IaaS, PaaS, and SaaS


I recently found this infographic explaining pizza as a service it’s funny and is a great analogy, but after a conversation with an old coworker, I realized that not everyone knows the original definitions of how the ecosystem of products “* as a Service” actually fit together.

Here’s a quick breakdown to help explain each as simply as possible. Keep in mind the hard part here is nearly all of them have the end game of delivering a SaaS experience to our customers.

On Premise
The hardware is usually owned by the customer, specd out by you and hosted on-site in the customer’s data center. Everything is managed either directly by you the vendor, or someone in-house. All hardware, operating systems, security, updates, networking, traffic control and updates are essentially managed by you the vendor.

Infrastructure as a Service
IaaS providers deploy and manage pre-configured and virtualized hardware and enable users to spin up virtual machines or computing power without the labor-intensive server management or hardware investments. Most IaaS packages cover, storage, networking, servers, and virtualization, Leaving the customer responsible for installing and maintaining the operating system, databases, security components, and applications.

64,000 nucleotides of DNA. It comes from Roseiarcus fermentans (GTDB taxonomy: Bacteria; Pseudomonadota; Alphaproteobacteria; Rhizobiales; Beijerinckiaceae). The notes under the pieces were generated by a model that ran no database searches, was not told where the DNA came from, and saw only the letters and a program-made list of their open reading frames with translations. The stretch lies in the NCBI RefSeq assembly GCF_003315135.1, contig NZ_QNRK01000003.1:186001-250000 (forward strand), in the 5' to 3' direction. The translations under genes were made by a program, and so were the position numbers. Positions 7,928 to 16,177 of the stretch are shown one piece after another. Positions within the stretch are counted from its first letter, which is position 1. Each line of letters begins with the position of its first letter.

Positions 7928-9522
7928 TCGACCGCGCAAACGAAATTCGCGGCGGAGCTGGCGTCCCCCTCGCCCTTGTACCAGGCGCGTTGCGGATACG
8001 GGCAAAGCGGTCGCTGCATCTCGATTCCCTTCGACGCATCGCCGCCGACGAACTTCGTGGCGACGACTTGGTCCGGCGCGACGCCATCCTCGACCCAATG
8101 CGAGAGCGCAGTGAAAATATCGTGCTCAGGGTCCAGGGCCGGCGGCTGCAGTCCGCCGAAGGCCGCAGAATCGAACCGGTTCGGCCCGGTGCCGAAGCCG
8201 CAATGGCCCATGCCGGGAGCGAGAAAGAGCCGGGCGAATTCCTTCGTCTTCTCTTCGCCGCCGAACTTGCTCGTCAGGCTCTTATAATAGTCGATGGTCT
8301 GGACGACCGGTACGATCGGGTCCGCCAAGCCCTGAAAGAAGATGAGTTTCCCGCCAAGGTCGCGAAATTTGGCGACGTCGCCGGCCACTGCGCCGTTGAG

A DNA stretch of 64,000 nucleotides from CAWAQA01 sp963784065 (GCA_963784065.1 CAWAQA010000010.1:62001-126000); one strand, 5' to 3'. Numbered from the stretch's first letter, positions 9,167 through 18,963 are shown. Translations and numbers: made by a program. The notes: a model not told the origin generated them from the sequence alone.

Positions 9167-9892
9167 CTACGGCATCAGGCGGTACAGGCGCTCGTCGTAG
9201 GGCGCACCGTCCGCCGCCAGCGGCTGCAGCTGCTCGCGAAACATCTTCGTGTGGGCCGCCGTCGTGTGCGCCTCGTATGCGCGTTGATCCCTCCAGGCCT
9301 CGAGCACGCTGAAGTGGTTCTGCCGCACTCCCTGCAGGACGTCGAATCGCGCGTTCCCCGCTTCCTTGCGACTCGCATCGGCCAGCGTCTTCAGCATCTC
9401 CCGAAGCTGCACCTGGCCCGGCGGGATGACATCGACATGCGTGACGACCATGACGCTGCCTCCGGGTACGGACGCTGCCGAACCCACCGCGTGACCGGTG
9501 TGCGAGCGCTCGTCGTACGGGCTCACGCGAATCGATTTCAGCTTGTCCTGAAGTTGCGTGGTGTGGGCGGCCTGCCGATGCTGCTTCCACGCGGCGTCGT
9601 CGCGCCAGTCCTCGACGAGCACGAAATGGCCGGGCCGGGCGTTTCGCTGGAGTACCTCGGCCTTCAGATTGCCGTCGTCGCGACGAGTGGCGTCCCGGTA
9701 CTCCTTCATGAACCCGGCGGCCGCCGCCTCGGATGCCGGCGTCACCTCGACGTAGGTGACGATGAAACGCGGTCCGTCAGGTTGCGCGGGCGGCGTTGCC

Platform as a Service
PaaS solutions appeal to developers who want to spend more time coding, testing, and deploying their applications instead of messing with O/S oriented tasks such as managing security patches and operating system updates. PaaS products include APIs and tools that enable developers to hook in features like traffic splitting, monitoring, and version control.

Software as a Service
SaaS providers host an application and make it available to users through the internet, usually a browser-based interface. SaaS customers use the software without having to worry about development, maintenance, support, update, or backups.

Here’s the comparison graphic with all the pizza analogy taken out.


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